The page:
Surgery Recognized as Legitimate Treatment for Type 2 Diabetes


A first-of-its-kind consensus statement on diabetes surgery was published online yesterday in the Annals of Surgery. The statement was issued following the first international consensus conference, Diabetes Surgery Summit (DSS), where an international group of more than 50 scientific and medical experts agreed on a set of evidence-based guidelines and definitions that are meant to guide the use and study of gastrointestinal surgery to treat type 2 diabetes. The DSS position statement boldly advances a revolutionary concept: the legitimacy of gastrointestinal surgery as a dedicated treatment for type 2 diabetes in carefully selected patients. This position is based on a mounting body of evidence showing that bariatric surgery effectively reverses type 2 diabetes in a high proportion of morbidly obese patients, sometimes within weeks or even days, well before these patients have lost a significant amount of body weight.

In its position statement, the Diabetes Surgery Summit states, “Surgery should be considered for the treatment of type 2 diabetes” in patients with a BMI of 35 or more “who are inadequately controlled by lifestyle and medical therapy.” The statement goes on to state that diabetes surgery may also be appropriate for treatment of people with type 2 diabetes and merely mild-to-moderate obesity (BMI 30-35). This goes beyond parameters established by the NIH for bariatric surgery in 1991, which reserved bariatric surgery for people with a BMI of 35 or more with an obesity-related condition, or a BMI of 40 or more with or without any obesity-related condition. These parameters are still adhered to by most insurance companies in determining coverage of the surgery.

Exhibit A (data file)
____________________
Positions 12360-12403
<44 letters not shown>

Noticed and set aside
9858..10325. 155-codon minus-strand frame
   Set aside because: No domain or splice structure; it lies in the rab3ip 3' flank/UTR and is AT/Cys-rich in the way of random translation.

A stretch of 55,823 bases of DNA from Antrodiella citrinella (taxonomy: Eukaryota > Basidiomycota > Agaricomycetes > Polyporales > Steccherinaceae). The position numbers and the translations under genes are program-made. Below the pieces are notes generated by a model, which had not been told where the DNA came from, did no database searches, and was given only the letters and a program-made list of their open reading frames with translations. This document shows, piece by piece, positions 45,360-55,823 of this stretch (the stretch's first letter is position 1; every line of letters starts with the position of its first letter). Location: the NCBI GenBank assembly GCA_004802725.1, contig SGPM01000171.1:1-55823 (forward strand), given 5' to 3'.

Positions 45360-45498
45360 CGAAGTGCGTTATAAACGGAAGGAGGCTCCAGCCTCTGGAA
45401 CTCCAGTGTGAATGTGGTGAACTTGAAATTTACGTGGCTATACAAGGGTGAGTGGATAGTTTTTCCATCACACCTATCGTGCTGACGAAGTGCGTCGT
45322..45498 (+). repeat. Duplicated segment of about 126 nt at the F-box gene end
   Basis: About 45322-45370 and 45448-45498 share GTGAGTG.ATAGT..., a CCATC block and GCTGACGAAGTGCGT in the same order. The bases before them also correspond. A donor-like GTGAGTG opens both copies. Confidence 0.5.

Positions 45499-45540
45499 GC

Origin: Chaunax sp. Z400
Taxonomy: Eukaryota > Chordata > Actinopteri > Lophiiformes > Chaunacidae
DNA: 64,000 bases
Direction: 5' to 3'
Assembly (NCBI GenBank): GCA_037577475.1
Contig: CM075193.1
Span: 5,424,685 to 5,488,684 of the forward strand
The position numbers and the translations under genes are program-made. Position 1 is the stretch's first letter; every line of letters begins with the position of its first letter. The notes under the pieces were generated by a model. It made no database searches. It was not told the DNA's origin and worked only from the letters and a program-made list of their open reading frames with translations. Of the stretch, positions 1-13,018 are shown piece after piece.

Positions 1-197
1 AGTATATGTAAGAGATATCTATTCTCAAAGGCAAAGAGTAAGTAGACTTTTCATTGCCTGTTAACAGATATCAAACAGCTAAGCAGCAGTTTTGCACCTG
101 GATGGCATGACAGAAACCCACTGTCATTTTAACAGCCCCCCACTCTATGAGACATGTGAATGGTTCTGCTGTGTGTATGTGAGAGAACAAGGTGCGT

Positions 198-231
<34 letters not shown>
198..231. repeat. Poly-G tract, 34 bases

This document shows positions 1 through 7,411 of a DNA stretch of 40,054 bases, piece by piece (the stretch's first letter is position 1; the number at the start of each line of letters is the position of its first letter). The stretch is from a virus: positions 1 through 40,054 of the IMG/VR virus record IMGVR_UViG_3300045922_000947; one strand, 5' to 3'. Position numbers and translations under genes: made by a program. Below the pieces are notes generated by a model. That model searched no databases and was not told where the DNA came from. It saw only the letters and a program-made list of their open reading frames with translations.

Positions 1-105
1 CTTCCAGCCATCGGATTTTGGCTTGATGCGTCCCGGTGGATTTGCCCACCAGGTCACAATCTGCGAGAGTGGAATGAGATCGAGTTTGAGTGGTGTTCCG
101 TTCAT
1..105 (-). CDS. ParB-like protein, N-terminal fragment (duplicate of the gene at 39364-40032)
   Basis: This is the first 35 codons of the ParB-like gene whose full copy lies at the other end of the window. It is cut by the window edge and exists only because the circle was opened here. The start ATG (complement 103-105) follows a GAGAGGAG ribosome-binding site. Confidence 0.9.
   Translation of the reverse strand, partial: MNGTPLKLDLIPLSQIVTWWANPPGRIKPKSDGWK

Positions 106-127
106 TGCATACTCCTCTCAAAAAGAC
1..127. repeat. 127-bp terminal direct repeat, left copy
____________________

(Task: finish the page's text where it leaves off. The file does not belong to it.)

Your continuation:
The Diabetes Surgery Summit was held at the Catholic University of Rome, Italy, under the auspices of 22 international medical and scientific organizations, including the American Diabetes Association, the American Society for Metabolic and Bariatric Surgery, Diabetes United Kingdom, The Obesity Society and the European Association for the Study of Diabetes.

For more on this go to EurekAlert

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